2012-01-09 Vatican RadioAs part of a five day annual pilgrimage to support Christian communities in the Holy Land, bishops from Europe and North America joined local Catholic parishes for Mass on Sunday morning in Nablus, Jerusalem and Gaza City. Philippa Hitchen is travelling with the bishops and went with a group of the Church leaders to the only Catholic parish in the Gaza strip.
“It was a cold, bright and sunny day as we drove out of Jerusalem on Sunday morning, against the rush hour traffic, heading southwest towards the Gaza strip. Home to over 1.5 million people, many of them living in huge refugee camps, and controlled by the Islamic Hamas group, Gaza remains under tight military control imposed by Israel to try and stop militants firing rockets into nearby border towns.
The narrow coastal strip is sealed off with a huge concrete wall topped by barbed wire and look out posts and very few people are allowed in or out at the heavily guarded crossings. Driving through empty fields and orange groves towards the Erez border, I was struck by group after group of young Israeli men and women in military fatigues, with combat boots and guns headed into the training camps we saw along the route. Once through the heavily protected security gates and passport controls, you enter another world where donkey drawn carts compete with rusty cars along the potholed and rubbish strewn roads, while skinny boys drive small flocks of sheep amidst jagged concrete slabs and rusting wires of a bombed out industrial estate. The signs of the 2009 conflict and the continuing Israeli air strikes are all around, though new houses are being built, students crowd around the smart university buildings and the shops seem to be bustling with business. All the women are veiled with some wearing the ‘niqab’ or full facial cover.
By contrast, our convey was greeted by women with smiling faces and children welcoming us with a marching band and drums as we drove into the compound of the Holy Family parish, home to just a couple of hundred Catholics resident in the Gaza strip. With the help of the Church in Jerusalem and elsewhere, the parish runs three schools for Moslem and Christian children, as well as a centre for the elderly and catechism programmes for the youth and young married couples. The Argentinian born parish priest Fr Jorge also provides food and medicine for some of the most needy families, assisted by a dozen dedicated sisters from different parts of the world.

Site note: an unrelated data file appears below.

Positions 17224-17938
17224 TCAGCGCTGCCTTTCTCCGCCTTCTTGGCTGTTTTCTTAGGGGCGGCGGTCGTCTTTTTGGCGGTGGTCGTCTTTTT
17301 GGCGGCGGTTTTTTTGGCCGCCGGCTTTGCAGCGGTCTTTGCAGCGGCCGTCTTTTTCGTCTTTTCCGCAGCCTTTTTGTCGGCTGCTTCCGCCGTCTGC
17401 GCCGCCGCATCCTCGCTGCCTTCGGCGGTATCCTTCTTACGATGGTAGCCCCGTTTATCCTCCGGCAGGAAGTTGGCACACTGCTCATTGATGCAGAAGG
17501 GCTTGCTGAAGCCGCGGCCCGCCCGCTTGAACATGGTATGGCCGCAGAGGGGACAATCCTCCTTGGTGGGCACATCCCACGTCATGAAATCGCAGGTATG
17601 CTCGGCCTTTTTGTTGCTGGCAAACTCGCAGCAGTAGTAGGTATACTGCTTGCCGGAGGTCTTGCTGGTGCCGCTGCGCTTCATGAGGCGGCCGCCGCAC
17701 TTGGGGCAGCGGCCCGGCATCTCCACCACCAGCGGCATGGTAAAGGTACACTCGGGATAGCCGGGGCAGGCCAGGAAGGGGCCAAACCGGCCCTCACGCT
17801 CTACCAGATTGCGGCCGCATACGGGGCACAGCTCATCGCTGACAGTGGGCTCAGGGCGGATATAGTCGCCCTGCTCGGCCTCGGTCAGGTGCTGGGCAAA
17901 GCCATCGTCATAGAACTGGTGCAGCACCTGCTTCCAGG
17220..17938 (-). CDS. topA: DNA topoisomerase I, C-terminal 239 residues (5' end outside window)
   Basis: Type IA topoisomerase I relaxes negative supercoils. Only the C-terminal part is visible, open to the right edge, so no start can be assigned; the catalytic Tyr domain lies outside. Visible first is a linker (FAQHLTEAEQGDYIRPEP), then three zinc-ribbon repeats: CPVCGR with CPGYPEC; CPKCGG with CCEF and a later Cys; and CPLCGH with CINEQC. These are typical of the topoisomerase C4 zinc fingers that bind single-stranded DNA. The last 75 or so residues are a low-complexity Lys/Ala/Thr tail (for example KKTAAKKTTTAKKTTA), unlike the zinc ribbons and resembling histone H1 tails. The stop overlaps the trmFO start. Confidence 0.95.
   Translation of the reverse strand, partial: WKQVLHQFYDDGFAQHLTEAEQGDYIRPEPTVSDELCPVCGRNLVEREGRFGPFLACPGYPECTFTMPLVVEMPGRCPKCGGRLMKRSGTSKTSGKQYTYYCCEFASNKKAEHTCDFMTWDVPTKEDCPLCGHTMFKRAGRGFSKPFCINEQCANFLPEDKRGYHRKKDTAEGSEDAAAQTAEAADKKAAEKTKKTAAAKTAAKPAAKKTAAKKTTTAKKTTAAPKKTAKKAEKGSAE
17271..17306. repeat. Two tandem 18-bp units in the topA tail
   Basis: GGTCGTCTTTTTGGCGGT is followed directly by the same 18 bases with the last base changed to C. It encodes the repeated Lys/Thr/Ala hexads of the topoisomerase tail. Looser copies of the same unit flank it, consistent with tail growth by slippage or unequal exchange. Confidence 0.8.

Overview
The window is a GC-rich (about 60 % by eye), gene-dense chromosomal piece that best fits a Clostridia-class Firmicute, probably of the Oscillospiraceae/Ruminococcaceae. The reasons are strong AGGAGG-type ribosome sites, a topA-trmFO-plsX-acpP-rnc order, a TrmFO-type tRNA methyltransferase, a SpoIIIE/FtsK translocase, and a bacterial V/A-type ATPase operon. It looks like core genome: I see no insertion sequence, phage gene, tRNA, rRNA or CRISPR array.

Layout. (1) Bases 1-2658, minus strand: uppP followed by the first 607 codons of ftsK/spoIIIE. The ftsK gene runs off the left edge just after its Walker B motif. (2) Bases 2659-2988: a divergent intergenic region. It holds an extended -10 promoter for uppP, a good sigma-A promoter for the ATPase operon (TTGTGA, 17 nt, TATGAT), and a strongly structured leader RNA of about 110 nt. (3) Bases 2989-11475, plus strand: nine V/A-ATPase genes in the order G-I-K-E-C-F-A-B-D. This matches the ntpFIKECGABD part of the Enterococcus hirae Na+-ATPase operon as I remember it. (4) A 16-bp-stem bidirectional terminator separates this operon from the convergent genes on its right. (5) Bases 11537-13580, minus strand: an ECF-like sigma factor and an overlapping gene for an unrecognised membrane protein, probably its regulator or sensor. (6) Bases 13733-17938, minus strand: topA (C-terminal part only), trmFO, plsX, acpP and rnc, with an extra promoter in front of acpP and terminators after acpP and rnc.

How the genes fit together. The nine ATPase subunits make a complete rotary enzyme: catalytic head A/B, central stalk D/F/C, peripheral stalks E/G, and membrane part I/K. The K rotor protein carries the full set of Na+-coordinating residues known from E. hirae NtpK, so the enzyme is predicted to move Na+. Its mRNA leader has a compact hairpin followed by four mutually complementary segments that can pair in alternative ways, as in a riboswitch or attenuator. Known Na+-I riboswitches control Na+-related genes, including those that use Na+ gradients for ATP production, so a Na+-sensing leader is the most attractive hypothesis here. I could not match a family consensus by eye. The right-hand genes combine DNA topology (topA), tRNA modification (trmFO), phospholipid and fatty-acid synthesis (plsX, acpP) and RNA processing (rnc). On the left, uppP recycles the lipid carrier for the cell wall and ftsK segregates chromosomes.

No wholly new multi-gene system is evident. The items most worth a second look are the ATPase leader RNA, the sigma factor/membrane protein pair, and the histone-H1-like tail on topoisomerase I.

After Mass in the simple whitewashed church with bright stained glass windows, we sat and listened as local people talked of their difficulties, caught between the Israeli blockade, denying them contact with family and friends in the West Bank (around 500 permits are issued for the 3000 Christians at Christmas and Easter, but not for those aged between 16 and 35) and the problems of finding jobs or raising families in the majority Islamic society. Most of the people here love the Christians, one man said, while another mother complained that their children were ‘invited’ to become Muslims and needed to be strengthened in their Christian faith.
Night falls fast in this part of the world and anyone able to leave Gaza has to do so before 3 o’clock when the border crossing is closed. We made it through the first gate and across the eerie no-man’s land to the Israeli side in record time, with evident relief written all over the faces of our guides travelling with the visiting bishops. Yet as we headed back towards Jerusalem at dusk, I found it hard to forget the faces and voices of the women in particular at the Holy Family parish urging us to tell the world about their plight, to pray for peace and above all for the courage that they may continue to witness to their Christian faith in an increasingly difficult context.” Listen